Such results were mirrored in a second experiment where participants were given synthetic oxytocin; “they donated to 57 percent more of the featured charities and donated 56 percent more money than participants given a placebo. Those who received oxytocin also reported more emotional transportation into the world depicted in the ad. Most importantly, these people said they were less likely to engage in the dangerous behaviors shown in the ads.” As such, the power of storytelling is ever-present and scientifically measurable.

Storytelling and You 

You have most likely witnessed how powerful storytelling can be: have you ever recited an age-old fable to a child, and watched their eyes light up in response to the twists and turns of the story? Have you ever recited a particular event that occurred in your life to a loved one, and watched them chuckle at your slight misfortune? Storytelling is extremely influential and impactful.

You have the power to engage other people, to bring them into your world and share with them your unique experiences; it is entirely up to you. Maybe you are comfortable with sharing a story that is more-lighthearted, wanting to reserve the ‘heavy’ stuff for another day. That’s okay, and that’s your right. You are in charge: you choose your audience, when you want to share, how you want to share, and most importantly, whyyou want to share. Let this empower you!

Storytelling is unique in that it “allows us to be present with our experience, and to draw others into that experience as well.” [2] In order to best tell your story, remember that “to impact others, you must first discover what impacts you. To truly tell your story, you need to find it. That’s how mindfulness can help.”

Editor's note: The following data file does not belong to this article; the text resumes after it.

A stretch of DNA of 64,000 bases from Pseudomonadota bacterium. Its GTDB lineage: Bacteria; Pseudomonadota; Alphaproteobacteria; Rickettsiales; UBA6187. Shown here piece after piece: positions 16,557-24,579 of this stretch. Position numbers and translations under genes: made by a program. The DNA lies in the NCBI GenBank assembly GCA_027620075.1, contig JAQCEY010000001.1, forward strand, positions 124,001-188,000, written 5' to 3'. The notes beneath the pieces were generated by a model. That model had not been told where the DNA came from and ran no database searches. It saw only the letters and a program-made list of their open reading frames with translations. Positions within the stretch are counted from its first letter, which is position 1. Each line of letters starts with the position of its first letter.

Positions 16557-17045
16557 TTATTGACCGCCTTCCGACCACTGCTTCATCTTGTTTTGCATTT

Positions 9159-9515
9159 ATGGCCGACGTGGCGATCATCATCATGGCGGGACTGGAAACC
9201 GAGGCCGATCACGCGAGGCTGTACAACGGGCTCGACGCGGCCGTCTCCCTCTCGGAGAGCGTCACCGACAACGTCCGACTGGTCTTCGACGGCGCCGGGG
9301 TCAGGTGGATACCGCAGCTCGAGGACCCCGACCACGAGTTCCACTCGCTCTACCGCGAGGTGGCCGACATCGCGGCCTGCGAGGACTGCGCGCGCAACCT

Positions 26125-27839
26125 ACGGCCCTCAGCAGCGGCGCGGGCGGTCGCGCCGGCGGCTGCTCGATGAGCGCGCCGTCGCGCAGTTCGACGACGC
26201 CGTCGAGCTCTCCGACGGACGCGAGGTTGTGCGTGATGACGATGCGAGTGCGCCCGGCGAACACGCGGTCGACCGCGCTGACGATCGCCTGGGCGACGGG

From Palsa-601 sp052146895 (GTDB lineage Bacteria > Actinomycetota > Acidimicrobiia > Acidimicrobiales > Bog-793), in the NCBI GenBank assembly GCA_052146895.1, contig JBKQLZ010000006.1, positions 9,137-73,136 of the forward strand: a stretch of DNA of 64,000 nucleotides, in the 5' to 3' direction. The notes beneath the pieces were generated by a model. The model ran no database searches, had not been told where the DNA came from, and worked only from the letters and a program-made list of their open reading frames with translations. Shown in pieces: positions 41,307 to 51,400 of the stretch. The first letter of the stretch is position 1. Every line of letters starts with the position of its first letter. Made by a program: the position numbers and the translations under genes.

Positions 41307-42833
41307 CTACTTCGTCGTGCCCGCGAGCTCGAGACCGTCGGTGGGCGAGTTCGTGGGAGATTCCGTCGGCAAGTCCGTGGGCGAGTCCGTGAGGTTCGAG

Remember, “we’re all imperfect, yet we’re all worthy, just as we are. It’s beautiful and worth telling. Vulnerability is also the path to our greatest creativity, courage, love, transformation, and connection. It leads us to our purpose, passion and our place in this world. It’s how we shine, and how we show others they can shine, too.”

Your story matters because you matter. Never downplay your strength or ability to love, learn, and live wholeheartedly. You have overcome challenges, some of which only you know about, and you have the power and potential to change lives. Your reach is far beyond what you may realize; you could change the world through your story! Of course, your story deserves to be told on your terms and when you believe the timing is right. It can be as informal as through quick Facebook statuses, or you could eventually write a book. It is up to you!

For More Information 

You are a human being with values, goals, priorities, and responsibilities far beyond your cancer diagnosis. You are a cancer warrior, but your value lies far beyond your health status. CMNrecognizes that, and puts together comprehensive treatmentsthat attacks cancer while simultaneously stimulating your mental and emotional healing. To learn more about the services we offer, click here to contact us. You can also email us at

[1]Zak, Paul J. “How Stories Change the Brain.” Greater Good, UC Berkeley.2013.

[2]Coleman, Flynn. “Only Connect: Why Your Story Matters.” The Huffington Post. 2013.

CMN Hospital